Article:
If you haven’t already gone back to the office for your work duties, are you ready to do so? Research shows that employers and employees have very different answers to this question. Why is this the case?
When it comes to network security, businesses need all the edges they can get, especially since cybersecurity as an industry is one which is rapidly adjusting and responding to various threats, as well as their responses to those security measures. One way in which security researchers have attempted to subvert this security rat race is through artificial intelligence measures, a trend that promises to change the way businesses protect themselves for the better.
In a zero trust network, you trust nobody, no matter how long they have been around or how invested they are in your organization’s future. Everyone’s identity on your network must be verified, a concept that has been quite helpful in limiting data breaches. Today, we are going to discuss the National Institute of Standards and Technology’s definition of zero trust and what they recommend to businesses wishing to implement it.
Authentication is one of the most important topics on the table for discussion this year, particularly in regards to how the need for secure data access has been increased considerably during the COVID-19 crisis. How can you make sure that your data is being accessed in a safe and secure manner while also verifying the identity of whoever accesses it? Voice-based authentication might be one option.
Even if virtual private networking is not a household term, it is, if nothing else, seemingly a pretty straightforward concept. However, there are certain complications that can make it a little difficult to understand for some users. Take, for example, the fact that there are two different types of VPNs. Let’s take a look at what makes them so different and which kind your business should prioritize.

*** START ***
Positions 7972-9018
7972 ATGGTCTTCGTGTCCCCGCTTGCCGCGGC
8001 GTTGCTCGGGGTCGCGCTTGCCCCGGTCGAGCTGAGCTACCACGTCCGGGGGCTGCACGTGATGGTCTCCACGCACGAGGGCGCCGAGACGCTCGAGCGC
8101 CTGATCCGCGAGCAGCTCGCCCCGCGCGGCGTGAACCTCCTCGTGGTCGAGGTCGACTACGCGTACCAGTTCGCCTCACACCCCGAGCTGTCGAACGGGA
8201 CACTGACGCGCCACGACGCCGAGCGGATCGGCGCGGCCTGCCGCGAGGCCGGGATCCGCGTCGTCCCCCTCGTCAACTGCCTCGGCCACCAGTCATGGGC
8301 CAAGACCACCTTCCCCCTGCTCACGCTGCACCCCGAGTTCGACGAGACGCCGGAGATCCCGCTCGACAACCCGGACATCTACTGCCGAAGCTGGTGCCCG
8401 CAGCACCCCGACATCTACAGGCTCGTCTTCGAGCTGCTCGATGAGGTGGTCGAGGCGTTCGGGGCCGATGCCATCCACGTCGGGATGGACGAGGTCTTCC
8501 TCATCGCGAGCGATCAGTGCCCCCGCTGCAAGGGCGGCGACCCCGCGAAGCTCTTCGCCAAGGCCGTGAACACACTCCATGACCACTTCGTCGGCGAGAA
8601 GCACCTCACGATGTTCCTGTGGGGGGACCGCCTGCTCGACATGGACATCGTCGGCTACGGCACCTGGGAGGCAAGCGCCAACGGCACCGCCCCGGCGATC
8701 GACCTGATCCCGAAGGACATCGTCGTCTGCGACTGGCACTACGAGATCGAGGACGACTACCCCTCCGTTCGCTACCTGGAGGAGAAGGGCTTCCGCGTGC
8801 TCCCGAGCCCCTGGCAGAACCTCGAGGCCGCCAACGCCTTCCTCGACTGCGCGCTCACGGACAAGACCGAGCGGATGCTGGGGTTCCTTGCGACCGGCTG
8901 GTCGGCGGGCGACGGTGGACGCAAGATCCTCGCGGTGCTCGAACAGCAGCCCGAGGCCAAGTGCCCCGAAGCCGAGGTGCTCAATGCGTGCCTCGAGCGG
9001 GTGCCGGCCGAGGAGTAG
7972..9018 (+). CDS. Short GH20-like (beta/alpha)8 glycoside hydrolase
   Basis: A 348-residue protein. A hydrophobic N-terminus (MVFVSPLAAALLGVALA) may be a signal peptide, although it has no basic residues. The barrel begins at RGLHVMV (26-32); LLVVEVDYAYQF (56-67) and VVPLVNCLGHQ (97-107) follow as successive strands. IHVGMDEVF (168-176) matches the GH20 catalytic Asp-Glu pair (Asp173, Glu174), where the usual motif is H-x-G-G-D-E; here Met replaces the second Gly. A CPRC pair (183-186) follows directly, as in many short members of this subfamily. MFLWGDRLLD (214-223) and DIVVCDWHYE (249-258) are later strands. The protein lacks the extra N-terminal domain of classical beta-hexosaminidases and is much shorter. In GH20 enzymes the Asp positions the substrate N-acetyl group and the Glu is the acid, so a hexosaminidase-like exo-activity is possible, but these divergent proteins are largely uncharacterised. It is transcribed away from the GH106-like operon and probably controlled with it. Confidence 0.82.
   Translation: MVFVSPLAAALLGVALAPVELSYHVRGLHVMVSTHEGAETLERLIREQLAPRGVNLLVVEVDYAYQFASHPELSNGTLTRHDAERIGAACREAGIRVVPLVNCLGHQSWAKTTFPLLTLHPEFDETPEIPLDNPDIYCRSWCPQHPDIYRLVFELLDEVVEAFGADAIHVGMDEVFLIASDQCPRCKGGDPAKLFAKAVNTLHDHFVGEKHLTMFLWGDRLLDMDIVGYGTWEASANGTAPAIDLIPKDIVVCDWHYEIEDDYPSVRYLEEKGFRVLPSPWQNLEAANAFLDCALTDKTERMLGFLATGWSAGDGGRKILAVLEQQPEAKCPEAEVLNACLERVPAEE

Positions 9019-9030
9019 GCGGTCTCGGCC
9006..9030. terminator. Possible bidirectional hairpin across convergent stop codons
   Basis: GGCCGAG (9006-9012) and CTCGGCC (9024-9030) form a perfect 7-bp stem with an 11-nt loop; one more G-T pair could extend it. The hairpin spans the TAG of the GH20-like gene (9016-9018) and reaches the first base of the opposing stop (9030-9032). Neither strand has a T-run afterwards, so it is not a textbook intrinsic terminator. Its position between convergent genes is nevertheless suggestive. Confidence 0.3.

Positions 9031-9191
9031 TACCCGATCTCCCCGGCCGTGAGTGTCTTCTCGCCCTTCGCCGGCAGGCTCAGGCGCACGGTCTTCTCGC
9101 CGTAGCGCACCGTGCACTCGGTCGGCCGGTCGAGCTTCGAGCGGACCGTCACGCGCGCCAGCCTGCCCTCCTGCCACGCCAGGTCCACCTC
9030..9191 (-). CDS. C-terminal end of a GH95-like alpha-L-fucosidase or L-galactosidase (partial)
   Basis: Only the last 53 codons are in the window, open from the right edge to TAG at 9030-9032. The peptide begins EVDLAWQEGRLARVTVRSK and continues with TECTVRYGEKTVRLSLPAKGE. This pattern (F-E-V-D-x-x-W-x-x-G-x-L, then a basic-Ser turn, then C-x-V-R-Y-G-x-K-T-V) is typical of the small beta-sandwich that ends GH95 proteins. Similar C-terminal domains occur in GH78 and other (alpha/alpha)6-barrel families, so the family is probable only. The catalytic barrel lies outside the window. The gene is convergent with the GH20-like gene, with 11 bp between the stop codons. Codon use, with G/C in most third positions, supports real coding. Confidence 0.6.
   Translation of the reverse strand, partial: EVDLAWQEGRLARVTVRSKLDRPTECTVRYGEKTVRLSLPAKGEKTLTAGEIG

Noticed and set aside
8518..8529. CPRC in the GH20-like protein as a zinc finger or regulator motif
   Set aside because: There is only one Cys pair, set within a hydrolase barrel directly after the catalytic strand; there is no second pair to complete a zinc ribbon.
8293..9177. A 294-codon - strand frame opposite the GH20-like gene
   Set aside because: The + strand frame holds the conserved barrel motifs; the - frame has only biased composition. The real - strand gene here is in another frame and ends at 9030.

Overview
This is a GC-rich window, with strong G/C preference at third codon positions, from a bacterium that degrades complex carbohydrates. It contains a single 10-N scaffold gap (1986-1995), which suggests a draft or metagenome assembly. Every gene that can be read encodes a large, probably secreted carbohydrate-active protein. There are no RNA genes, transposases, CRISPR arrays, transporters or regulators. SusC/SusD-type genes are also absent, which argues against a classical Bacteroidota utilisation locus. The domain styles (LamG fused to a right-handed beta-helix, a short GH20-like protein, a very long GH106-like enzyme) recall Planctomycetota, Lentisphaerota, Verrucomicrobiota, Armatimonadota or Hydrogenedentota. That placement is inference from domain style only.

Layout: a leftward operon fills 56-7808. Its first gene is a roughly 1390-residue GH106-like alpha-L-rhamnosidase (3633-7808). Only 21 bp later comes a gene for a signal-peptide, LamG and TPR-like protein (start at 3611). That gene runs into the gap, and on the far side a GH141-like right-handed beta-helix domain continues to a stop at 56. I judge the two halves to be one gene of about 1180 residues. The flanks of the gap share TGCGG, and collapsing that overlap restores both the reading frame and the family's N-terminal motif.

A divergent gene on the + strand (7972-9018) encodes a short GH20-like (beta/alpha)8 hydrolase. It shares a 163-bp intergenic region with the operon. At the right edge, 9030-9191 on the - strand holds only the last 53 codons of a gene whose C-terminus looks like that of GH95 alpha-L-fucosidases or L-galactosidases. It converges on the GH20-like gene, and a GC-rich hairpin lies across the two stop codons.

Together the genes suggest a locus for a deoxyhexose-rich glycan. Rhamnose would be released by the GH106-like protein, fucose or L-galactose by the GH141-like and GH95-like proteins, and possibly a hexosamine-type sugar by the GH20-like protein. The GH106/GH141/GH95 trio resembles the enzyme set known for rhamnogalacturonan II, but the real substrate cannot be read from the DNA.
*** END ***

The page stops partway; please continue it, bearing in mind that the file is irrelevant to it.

Whether we like it or not, there is a lot that can go wrong in business, much of which could prevent you from accessing your company’s data infrastructure. Let’s explore some of the different scenarios in which your business will be glad it has a data backup and disaster recovery solution in place.
How much does your business spend annually on data storage and data warehousing? Considering the fact that we live in a society where immense amounts of data are stored and housed online, you might be surprised by how much you actually spend on this incredibly important aspect of running a business. In fact, we’re willing to bet that you’re spending too much.
Have you ever tried to send large files, like video files, via a service like email? It simply does not work. For cases where you need to send multiple files or those that are larger, attaching them to a message is not going to cut it. In instances like this, you can compress files using the built-in tools found in Windows 10.
The desire to implement new technology for your business is born from the desire to solve some sort of problem, such as issues with productivity or operational inefficiencies. The end result should be progress and forward momentum that allows you to improve your business, not over-complicate your infrastructure and bog it down with unnecessary technology.
When you think about technology maintenance, how often do you tend to address issues with your infrastructure? Do you wait for something to go wrong before addressing it? If so, you are going about technology maintenance all wrong. When you take this break-fix approach to your IT infrastructure, you run the risk of serious complications that could result in expensive downtime and costly repairs.